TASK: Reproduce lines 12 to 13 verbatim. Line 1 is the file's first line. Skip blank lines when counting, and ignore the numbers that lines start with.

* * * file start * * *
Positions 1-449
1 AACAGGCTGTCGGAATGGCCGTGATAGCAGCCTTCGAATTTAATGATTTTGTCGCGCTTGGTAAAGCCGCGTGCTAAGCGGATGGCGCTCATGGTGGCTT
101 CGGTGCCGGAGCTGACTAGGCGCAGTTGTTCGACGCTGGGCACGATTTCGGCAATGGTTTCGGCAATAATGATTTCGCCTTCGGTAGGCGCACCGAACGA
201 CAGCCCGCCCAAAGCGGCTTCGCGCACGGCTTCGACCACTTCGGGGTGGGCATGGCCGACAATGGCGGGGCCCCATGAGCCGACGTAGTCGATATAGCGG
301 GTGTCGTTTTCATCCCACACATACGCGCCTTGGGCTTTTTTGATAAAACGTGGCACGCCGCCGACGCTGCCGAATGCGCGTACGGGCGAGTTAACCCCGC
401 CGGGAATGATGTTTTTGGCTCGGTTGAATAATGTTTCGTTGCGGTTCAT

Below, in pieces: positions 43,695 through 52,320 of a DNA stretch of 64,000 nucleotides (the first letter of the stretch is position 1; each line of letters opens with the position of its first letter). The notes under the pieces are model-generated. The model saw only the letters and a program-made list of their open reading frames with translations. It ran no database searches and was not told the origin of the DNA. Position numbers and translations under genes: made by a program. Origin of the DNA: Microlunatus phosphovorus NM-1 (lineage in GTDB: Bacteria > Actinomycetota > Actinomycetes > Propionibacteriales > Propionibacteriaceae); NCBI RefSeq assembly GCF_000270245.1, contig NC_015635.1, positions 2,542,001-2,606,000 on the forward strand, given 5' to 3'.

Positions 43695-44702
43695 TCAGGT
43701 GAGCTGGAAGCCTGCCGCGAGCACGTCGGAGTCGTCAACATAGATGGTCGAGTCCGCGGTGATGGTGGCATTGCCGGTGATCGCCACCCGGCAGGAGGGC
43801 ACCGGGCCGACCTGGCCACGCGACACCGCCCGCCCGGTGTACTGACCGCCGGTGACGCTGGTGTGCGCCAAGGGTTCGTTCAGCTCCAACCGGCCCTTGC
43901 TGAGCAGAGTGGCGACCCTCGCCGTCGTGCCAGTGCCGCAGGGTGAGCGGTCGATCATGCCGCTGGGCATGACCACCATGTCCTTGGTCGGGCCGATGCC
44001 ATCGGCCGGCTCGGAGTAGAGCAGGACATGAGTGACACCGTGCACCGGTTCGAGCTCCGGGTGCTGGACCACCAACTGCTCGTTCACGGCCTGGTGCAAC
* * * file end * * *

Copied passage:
43901 TGAGCAGAGTGGCGACCCTCGCCGTCGTGCCAGTGCCGCAGGGTGAGCGGTCGATCATGCCGCTGGGCATGACCACCATGTCCTTGGTCGGGCCGATGCC
44001 ATCGGCCGGCTCGGAGTAGAGCAGGACATGAGTGACACCGTGCACCGGTTCGAGCTCCGGGTGCTGGACCACCAACTGCTCGTTCACGGCCTGGTGCAAC